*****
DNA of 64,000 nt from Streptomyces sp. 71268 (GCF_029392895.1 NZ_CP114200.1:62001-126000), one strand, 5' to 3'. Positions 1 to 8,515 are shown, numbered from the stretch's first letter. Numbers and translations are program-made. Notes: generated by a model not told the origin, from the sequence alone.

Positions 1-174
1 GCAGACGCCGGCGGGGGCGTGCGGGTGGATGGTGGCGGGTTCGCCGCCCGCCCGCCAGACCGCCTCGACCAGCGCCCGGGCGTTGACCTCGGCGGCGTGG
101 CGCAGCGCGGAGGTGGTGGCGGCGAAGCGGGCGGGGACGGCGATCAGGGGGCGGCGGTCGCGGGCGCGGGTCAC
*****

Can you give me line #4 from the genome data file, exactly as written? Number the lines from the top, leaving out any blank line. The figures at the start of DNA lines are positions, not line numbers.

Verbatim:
101 CGCAGCGCGGAGGTGGTGGCGGCGAAGCGGGCGGGGACGGCGATCAGGGGGCGGCGGTCGCGGGCGCGGGTCAC